[Letter] Anti-graft guarantees

The SA National Roads Agency (Sanral) is the latest state entity to recognise its inability to discharge its responsibilities. CEO Reginald Demana said recently his organisation was going to need higher levels of private sector investment to prevent the further disintegration of the country’s crumbling road infrastructure (“Sanral’s irregular expenditure surges 1,741%", November 3).

For over a decade investment in fixed capital has been lagging. Gross fixed capital formation, a measure of investments in infrastructure and other fixed assets as a share of GDP, has been hovering at an average of 15%. That is far below the required level of 23%-25%, and miles below the government’s own 2012 National Development Plan target of 30%.

Although there is an urgent need for investment in infrastructure, critics have questioned whether it is appropriate for the private sector to bail out failing state entities. Doing so deprives them of the incentive to improve their performance and allows them to continue failing.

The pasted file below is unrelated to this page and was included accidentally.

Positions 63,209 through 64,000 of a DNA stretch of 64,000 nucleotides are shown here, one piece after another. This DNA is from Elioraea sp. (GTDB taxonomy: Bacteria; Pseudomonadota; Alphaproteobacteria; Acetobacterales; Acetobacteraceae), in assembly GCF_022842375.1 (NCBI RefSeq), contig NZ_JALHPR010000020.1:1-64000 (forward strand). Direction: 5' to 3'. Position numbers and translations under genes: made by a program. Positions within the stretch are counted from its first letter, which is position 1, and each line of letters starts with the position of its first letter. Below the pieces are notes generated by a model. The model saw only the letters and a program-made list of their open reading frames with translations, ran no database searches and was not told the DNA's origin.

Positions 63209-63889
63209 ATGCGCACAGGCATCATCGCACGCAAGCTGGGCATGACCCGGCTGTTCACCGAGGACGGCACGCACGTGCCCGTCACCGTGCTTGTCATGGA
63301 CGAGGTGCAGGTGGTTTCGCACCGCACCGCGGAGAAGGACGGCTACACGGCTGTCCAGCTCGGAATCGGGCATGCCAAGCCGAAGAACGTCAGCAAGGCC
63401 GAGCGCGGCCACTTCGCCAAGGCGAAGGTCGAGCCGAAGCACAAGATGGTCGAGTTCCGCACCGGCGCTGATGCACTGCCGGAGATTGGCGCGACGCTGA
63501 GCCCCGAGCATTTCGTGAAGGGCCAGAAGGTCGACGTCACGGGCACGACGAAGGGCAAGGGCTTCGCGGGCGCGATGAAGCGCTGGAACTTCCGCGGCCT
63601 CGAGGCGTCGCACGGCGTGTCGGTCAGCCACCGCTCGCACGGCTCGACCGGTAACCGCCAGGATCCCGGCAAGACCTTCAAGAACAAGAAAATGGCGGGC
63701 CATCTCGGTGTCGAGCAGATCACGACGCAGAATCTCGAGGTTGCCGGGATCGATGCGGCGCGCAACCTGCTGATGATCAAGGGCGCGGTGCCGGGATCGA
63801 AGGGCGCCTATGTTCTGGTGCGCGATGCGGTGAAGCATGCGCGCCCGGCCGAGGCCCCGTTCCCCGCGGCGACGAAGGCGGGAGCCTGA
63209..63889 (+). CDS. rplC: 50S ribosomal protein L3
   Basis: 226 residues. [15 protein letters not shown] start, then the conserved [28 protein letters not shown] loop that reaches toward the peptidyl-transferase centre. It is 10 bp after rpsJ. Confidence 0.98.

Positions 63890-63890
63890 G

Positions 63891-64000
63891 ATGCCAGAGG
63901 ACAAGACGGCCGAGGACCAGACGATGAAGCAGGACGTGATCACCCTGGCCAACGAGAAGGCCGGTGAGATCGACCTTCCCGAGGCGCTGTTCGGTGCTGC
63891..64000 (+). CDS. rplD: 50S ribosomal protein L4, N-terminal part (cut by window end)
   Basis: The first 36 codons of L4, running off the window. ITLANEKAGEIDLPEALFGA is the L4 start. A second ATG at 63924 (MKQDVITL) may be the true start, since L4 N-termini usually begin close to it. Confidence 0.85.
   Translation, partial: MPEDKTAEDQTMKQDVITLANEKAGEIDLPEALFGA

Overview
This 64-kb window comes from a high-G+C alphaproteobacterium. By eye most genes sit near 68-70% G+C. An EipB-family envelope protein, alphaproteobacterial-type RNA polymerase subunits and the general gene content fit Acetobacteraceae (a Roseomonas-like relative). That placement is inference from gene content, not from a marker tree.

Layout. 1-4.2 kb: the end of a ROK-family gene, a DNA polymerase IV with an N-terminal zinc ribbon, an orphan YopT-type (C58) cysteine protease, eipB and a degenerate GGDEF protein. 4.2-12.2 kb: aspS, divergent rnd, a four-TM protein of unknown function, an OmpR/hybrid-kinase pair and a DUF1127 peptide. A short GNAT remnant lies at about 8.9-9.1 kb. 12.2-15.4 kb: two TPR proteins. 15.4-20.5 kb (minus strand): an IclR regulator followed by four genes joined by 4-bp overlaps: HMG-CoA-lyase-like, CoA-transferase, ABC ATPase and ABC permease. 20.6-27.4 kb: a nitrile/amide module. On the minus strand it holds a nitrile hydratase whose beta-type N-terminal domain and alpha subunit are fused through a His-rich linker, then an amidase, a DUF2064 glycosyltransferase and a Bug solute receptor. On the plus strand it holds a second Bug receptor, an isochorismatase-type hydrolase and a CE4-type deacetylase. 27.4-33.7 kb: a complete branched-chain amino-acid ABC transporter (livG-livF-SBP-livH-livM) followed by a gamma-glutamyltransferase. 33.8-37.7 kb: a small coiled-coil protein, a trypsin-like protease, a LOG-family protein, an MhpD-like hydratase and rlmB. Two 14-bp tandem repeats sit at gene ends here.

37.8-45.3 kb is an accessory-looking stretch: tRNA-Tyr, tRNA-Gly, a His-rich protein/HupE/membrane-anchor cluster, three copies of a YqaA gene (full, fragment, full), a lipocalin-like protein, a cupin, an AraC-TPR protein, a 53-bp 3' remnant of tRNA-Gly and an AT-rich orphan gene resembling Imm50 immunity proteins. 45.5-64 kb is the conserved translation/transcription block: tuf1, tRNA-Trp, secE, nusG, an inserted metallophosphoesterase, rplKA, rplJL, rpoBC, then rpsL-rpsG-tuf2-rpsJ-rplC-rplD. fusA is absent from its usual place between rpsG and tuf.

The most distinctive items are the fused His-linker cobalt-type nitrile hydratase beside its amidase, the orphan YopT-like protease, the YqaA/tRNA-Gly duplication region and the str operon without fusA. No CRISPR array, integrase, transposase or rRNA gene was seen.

Sanral has been accused of various corruption scandals and tender fraud. In the most recent tender scandal a Chinese company, Mecsa JV, which received the tender for the construction of the EB Cloete Interchange and the widening of the N2 and N3 national roads, allegedly failed to meet tender eligibility requirements.

Greater private sector involvement in infrastructure is inevitable and necessary, but companies are well advised to be aware of the risks of co-operating with state institutions. They should make such co-operation conditional upon improved financial management and clear action against crime and corruption on the part of their public sector partners.

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